What's on the move

Snapper

Chrysophrys auratus

(Image credit: Peter Gouldthorpe, DPIPWE)

No evidence as yet to suggest the species are resident all year round in Tasmania, or that there is any self recruitment within the area. The 'population' is probably a south-eastern Australian one, of which some mobile schools are now ranging further south in summer than previously recorded. Really it appears schools of snapper are now more predictably encountered in northern Tasmania in places, and extending to southern Tasmania when conditions are favourable, particularly in warmer summers. These still seem to be fairly mobile rather than resident, and recruitment of juveniles is still primarily in Victorian waters (Port Phillip Bay, etc) from where they radiate out to places like northern Tasmania as they become bigger. Although snapper are becoming more common on the recreational fishing scene it is still unclear if they are breeding in Tasmania, and even if they are staying for the winters. It is on the Redmap list to begin determining it life cycle and seasonal behaviours, in Tasmania, more closely.Mature snapper are pink and appear to have a convex forehead in larger adults. Juveniles have blue spots over the body. Snapper have strong jaws and dorsal spines capable of breaking off in a wound. They feed on mussels; oysters; fish sea urchins; crabs, prawns and worms.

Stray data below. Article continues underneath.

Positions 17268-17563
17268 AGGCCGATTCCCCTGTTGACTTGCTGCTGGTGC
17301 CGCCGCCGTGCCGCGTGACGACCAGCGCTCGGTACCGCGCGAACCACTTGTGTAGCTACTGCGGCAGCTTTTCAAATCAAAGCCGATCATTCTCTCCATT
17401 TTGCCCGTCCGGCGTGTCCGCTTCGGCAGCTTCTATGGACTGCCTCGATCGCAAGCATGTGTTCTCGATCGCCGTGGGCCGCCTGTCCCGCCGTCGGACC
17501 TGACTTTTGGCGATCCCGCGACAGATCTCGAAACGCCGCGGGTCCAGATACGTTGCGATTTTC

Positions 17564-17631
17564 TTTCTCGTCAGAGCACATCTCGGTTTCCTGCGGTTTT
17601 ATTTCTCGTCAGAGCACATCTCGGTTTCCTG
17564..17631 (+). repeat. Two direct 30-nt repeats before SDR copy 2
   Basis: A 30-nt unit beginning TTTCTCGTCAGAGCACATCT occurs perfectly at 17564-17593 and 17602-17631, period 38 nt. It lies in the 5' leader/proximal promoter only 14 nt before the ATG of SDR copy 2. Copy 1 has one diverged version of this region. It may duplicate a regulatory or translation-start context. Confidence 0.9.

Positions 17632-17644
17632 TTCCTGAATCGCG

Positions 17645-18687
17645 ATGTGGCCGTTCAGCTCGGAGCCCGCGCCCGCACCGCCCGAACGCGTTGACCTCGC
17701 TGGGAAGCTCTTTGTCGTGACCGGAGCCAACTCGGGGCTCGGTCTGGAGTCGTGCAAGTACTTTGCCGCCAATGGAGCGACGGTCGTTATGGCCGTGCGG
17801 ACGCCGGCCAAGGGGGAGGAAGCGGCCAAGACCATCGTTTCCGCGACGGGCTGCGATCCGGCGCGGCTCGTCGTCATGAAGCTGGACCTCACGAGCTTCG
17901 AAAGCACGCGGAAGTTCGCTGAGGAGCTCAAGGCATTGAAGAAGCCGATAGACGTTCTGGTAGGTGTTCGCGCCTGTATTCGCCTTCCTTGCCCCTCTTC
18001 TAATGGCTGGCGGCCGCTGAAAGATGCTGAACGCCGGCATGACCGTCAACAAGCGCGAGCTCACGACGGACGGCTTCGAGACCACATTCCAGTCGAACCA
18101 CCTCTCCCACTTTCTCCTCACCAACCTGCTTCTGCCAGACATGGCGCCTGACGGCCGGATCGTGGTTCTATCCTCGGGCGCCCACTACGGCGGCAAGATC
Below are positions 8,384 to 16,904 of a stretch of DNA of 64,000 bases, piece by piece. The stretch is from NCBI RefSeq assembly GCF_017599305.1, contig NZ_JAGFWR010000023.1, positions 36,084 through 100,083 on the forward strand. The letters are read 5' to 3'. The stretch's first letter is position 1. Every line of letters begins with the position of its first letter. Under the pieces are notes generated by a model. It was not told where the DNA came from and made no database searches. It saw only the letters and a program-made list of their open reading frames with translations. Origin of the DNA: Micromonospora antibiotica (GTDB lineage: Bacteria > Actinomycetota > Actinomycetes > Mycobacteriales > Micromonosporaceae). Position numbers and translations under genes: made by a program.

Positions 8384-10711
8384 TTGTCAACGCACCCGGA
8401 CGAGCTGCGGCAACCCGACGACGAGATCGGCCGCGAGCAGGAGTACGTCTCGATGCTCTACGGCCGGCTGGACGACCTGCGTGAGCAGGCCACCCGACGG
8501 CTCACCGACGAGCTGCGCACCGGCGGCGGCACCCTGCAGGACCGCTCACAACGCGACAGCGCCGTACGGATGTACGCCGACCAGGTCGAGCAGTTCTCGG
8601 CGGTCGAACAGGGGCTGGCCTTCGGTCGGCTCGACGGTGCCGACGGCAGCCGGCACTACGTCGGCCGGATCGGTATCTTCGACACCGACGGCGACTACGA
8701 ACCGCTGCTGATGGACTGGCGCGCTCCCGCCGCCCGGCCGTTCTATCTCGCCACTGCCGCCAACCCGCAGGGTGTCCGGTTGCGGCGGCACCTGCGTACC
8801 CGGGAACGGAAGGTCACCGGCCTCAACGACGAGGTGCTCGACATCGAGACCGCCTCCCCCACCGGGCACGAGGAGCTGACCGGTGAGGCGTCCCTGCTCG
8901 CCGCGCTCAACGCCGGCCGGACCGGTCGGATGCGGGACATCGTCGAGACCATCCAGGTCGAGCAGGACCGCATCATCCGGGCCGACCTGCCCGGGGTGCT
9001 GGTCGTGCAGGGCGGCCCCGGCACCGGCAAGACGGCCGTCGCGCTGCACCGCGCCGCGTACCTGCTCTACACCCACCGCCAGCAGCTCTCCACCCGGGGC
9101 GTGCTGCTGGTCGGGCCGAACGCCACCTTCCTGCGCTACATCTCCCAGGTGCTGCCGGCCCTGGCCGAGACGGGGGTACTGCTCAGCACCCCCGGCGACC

AKA: Shnapper, cockney bream, red bream, squire

Length: Up to 1.3 m

Habitat

Rocky reefs and estuaries. Juveniles in inlets, bays and other shallow and sheltered marine waters; 1-200 m depth

Log it

In Tasmania, log snapper if you spot it south of Maria Island
In Queensland, log snapper North of Mackay

Related links/info

Species names on the Redmap site are based on the Codes for Australian Aquatic Biota or CAAB (http://www.cmar.csiro.au/caab/). This is updated regularly and lists the approved common name, family, species name and more.

Redmap species descriptions were based, with permission, on the following resources:

Australian Marine Life: The Plants and Animals of Temperate Waters by G. J. Edgar, Revised Ed. (2008) Reed Books, Melbourne

Fishes of Australia’s Southern Coast, Edited by M. Gomon. D. Bray and R. Kuiter (2008) Reed Books, Melbourne

Fishes of Tasmania by P. Last, E. Scott and F. Talbot (1983). Tasmanian Fisheries Development Authority, Hobart

Find further information and images at FISHES OF AUSTRALIA http://www.fishesofaustralia.net.au/

Number of sightings 29

Redmap is funded by

Lead institutes